Don’t Let Your Baby Sleep with a Bottle

Baby sleeping with a bottle

A common question parents have is, “Is it okay to let our baby sleep with a bottle?”

The straightforward answer is “No.” But we want parents to understand why this is not a good habit to develop with their baby. So, let’s go over this in more detail.

Why letting your baby sleep with a bottle is unhealthy?

If your baby falls asleep with a bottle in their mouth, small amounts of milk, breast milk, or juice leak out and collect around the teeth. The sugars in the milk or juice combine with the bacteria in their mouth to form acids. These acids attack tooth enamel and cause cavities. Babies and children are especially prone to cavities due to the different pH levels in their mouths. And sadly, childhood tooth decay is an epidemic today because of this.

Protecting your child’s baby teeth is essential.

Some parents think that their baby’s first set of teeth is not so critical because the child’s permanent teeth will later replace the baby teeth. However, this is not the case. According to the American Dental Association:

“Baby teeth are essential to your child’s health and development.

They help them chew, speak, and smile. Also, baby teeth hold space in the jaws for permanent teeth growing under the gums.

When a baby tooth is lost too early, the permanent teeth can drift into the gap created from the lost tooth. This shifting can make it difficult for other adult teeth to find room when they come in. The result can be crowded or crooked teeth.

That’s why starting infants with good oral care can help protect their teeth for decades.”

How to break the habit of your baby sleeping with a bottle.

It is never too late to correct this habit. The sooner you fix it, the better your chance of protecting your baby’s teeth. Here are some tips to help:

  1. Start by giving your baby the bottle as you rock them to sleep, and then put your baby in the crib without it.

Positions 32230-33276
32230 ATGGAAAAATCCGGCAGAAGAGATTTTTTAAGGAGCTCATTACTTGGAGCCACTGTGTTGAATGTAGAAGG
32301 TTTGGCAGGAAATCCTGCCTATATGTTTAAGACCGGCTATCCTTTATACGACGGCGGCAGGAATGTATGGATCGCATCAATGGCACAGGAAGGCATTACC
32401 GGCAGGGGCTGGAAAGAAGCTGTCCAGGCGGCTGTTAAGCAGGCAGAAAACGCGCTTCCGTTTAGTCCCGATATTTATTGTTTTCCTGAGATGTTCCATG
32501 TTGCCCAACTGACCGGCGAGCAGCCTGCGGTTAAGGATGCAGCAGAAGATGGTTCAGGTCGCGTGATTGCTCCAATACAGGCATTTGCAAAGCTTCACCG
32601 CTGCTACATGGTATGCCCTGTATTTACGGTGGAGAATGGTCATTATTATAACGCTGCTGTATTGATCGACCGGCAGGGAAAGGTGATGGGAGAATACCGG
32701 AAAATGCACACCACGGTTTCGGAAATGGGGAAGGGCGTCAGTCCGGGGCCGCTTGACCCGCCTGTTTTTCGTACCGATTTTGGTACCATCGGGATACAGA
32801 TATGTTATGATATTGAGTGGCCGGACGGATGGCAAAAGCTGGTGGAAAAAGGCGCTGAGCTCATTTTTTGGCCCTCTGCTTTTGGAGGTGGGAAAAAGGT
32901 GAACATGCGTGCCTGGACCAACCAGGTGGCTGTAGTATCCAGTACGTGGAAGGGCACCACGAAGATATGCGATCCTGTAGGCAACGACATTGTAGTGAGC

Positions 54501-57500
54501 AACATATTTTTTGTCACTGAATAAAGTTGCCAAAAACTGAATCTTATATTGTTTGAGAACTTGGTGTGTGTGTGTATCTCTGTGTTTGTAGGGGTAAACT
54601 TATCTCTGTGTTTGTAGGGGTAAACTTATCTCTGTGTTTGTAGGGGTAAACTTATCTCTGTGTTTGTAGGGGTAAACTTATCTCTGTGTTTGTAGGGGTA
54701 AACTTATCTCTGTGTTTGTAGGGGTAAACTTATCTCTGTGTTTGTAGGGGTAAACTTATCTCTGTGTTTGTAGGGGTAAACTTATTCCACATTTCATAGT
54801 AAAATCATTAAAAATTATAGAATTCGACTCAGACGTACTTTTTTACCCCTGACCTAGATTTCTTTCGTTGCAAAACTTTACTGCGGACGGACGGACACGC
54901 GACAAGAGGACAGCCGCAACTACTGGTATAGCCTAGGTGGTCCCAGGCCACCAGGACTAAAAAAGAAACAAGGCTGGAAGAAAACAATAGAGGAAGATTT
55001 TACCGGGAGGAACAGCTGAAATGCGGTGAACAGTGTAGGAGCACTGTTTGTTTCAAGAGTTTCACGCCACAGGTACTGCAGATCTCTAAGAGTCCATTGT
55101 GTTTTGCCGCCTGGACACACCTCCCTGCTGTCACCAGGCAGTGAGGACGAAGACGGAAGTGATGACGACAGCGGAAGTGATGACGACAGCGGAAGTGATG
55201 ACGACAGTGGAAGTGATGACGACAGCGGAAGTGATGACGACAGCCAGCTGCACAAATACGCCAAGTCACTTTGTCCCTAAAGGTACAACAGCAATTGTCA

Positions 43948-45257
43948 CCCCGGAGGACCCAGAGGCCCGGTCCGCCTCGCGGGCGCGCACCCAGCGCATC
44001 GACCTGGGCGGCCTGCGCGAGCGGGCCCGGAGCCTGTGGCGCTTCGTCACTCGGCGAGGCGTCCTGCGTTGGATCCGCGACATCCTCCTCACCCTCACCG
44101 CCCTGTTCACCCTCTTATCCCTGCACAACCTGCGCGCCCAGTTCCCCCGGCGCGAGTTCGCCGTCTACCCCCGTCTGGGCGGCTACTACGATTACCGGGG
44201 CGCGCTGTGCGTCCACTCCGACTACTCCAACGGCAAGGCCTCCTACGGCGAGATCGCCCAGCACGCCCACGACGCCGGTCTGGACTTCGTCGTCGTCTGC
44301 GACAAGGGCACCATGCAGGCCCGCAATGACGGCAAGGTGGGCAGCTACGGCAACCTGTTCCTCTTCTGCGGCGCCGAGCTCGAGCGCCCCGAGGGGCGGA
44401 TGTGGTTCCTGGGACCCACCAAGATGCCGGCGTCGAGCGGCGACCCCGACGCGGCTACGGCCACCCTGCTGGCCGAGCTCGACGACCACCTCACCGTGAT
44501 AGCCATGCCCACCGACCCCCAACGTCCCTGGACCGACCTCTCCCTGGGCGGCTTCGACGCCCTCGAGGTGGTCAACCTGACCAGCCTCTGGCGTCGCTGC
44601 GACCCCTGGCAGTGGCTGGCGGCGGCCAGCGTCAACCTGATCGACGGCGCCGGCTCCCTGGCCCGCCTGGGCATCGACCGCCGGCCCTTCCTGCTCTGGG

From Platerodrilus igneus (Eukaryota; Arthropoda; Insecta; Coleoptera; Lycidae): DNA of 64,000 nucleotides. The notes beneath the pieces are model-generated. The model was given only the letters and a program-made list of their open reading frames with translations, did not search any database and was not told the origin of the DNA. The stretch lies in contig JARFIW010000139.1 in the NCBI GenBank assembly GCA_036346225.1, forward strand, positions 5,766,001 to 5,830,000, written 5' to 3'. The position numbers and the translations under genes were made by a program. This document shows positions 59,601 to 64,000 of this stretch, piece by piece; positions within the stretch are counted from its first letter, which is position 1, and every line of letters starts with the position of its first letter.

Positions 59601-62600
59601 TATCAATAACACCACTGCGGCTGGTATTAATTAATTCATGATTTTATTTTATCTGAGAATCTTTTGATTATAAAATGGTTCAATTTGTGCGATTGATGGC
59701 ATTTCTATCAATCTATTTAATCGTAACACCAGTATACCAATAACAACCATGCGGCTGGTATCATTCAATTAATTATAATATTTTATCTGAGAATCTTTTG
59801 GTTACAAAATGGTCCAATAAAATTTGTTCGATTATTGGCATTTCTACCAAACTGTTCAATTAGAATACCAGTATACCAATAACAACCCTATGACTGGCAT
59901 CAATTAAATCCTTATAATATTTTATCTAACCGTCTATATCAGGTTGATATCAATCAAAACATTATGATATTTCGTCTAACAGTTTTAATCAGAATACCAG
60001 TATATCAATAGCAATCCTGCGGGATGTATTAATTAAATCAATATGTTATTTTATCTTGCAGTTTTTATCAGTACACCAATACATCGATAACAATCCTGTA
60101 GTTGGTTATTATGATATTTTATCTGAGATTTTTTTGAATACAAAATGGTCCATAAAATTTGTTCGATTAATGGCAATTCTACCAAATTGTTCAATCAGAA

2. If your child is older than six months, you can also dilute the bottle with water, so there is less sugar in it. Start by replacing only one ounce with water, then increase the amount of water by one ounce a day until you’re giving your baby only water.
  3. You can also break the association between the bottle and bedtime by slowly reducing and finally stopping the nighttime feedings. Once the bottle is gone, your baby may have a few nights of fussiness. We understand that it is hard for moms to listen to their baby fuss, but it will soon fade if you stick to it.
  4. You can also introduce another, more suitable nighttime comfort object like a blanket or a toy.

How to avoid cavities in baby teeth.

Cavities can also develop from your baby drinking bottles during the day. For this reason, do not put sugary fruit juices or sodas in your child’s baby bottle to avoid this problem.

Also, you can follow these guidelines from the American Dental Association for oral hygiene for the various growth stages of your child:

  • Begin cleaning your baby’s mouth the first few days after birth by wiping the gums with a clean, moist gauze pad or washcloth. As soon as teeth appear, decay can occur. A baby’s front four teeth usually push through the gums at about six months, although some children don’t have their first tooth until 12 or 14 months.
  • Children younger than three years should have their teeth brushed as soon as they begin to have teeth come in. Use fluoride toothpaste in an amount no more than a smear or the size of a grain of rice. Brush teeth thoroughly twice daily (morning and night) or as directed by a dentist or physician. As they learn to brush their teeth independently, supervise them to ensure they use the appropriate amount of toothpaste and brush correctly.
  • Use a pea-sized amount of fluoride toothpaste for children 3 to 6 years of age. Brush teeth thoroughly twice daily (morning and night) or as directed by a dentist or physician. Continue to supervise children’s brushing and remind them not to swallow the toothpaste.
  • When your child has two teeth that touch, you should begin flossing between them daily.


At Orem Pediatric Dentistry, we are committed to helping our patients enjoy strong, healthy smiles for many years to come. Start them off on the right foot at an early age when their baby teeth start to come in. Please bring your child to our pediatric dentist by their first birthday. While this may seem too early for a dental checkup, it is essential to have a dental professional examine their oral health to ensure that their teeth are growing in correctly.


Dr. R. Bruce Howell

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